Electronic cigarettes increase endothelial progenitor cells in the blood of healthy volunteers.
Atherosclerosis. 2016 12 ;255:179-185. Epub 2016 Sep 22. PMID: 27693003
BACKGROUND AND AIMS: The use of electronic cigarettes is increasing dramatically on a global scale and its effects on human health remain uncertain. In the present study, we measured endothelial progenitor cells (EPCs) and microvesicles (MVs) in healthy young volunteers following short-term exposure to inhalation of e-cigarette vapor (ECV) to determine vascular changes.
METHODS: Sixteen healthy seldom smokers were randomized into two groups either exposed or not exposed to 10 puffs of ECV for 10 min, in a crossover design. Blood samples were obtained at baseline and 1, 4 and 24 h following exposure. EPCs (CD34 + CD309) and MVs were analyzed by flow cytometry. MVs were phenotyped according to origin (platelet (CD41), endothelial (CD144), leukocytes (CD45), monocytes (CD14)) and nuclearcontent (SYTO 13 dye). In addition, expression of inflammation markers such P-selectin (CD62P), E-selectin (CD62E), CD40-ligand (CD154) and HMGB1 was investigated. Fractional exhaled nitric oxide (FeNO) was also measured at baseline and after 24 h.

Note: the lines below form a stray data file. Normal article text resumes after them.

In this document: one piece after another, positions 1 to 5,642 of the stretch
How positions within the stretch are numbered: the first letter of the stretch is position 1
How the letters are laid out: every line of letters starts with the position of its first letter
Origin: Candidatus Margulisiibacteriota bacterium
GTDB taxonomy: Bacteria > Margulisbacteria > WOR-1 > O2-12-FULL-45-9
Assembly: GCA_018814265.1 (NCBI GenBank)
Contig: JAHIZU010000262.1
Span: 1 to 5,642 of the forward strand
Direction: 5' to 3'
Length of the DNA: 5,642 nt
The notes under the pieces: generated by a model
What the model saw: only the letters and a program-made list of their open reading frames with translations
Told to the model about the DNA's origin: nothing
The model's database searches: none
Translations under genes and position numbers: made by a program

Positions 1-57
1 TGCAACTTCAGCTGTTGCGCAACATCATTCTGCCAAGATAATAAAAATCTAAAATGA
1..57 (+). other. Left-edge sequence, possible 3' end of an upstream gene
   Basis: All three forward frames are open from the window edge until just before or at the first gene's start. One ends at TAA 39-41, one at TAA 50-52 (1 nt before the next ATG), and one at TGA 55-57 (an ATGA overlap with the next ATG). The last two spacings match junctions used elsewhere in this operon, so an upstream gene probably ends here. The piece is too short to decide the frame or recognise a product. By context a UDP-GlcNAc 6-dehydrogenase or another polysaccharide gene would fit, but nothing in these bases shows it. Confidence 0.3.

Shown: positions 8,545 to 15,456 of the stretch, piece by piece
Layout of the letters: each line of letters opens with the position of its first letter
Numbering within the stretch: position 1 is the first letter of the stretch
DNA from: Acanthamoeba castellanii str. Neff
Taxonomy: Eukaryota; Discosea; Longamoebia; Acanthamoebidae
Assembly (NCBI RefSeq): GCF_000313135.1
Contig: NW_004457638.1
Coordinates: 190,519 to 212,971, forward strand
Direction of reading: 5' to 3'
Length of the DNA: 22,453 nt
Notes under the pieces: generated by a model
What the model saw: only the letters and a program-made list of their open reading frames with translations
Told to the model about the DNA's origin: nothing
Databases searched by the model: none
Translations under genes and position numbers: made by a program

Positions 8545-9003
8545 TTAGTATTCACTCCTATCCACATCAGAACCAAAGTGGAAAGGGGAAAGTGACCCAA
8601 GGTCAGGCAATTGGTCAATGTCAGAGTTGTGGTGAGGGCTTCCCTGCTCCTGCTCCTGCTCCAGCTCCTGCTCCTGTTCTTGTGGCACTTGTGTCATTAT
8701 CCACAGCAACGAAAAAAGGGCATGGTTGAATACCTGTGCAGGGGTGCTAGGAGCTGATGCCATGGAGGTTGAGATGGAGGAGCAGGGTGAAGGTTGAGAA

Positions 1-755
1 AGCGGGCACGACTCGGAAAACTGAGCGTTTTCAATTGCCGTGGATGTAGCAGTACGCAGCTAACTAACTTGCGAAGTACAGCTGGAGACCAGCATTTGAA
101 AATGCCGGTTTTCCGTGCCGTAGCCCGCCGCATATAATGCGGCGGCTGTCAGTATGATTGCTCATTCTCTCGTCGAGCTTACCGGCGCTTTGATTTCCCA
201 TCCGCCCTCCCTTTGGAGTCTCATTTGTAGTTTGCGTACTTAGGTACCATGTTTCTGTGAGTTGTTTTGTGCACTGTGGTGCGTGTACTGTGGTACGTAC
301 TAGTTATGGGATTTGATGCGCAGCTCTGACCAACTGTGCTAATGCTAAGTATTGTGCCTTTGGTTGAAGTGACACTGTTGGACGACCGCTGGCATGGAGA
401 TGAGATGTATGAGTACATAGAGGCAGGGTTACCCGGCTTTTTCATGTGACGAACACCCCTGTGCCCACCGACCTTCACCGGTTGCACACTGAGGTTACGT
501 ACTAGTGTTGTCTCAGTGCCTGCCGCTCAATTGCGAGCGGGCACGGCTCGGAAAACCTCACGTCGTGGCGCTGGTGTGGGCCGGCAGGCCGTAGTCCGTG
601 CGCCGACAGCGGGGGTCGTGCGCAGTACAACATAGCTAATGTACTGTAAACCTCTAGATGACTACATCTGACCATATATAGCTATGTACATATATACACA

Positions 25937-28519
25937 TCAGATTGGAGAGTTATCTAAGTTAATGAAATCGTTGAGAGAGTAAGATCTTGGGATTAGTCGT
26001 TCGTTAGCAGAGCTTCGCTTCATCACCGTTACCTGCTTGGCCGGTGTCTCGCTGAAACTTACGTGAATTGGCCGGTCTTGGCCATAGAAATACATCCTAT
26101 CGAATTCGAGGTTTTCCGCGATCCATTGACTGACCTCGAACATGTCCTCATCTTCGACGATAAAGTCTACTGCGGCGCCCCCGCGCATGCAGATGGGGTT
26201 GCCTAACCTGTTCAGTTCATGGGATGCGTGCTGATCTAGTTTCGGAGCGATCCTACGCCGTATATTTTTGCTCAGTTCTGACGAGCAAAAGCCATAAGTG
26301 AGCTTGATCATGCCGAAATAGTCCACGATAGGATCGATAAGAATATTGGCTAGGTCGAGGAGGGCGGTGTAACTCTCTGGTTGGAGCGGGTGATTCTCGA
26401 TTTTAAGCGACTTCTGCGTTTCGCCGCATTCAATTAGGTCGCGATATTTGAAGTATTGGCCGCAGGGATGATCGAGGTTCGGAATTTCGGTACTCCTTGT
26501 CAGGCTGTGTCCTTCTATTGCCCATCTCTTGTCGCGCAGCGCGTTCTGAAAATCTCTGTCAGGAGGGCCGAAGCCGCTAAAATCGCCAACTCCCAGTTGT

RESULTS: EPC levels in blood were significantly increased 1 h following exposure to ECV and returned to baseline values after 24 h. Only E-selectin positive MVs (endothelial origin) were slightly elevated (p < 0.038). FeNO was unaffected by exposure to ECV.
CONCLUSIONS: In healthy volunteers, ten puffs of e-cigarette vapor inhalation caused an increase in EPCs. This increase was of the same magnitude as following smoking of one traditional cigarette, as we previously demonstrated. Taken together, these results may represent signs of possible vascular changes after short e-cigarette inhalation. Further studies analyzing potential cardiovascular health effects are critical as the e-cigarette market continues to burgeon.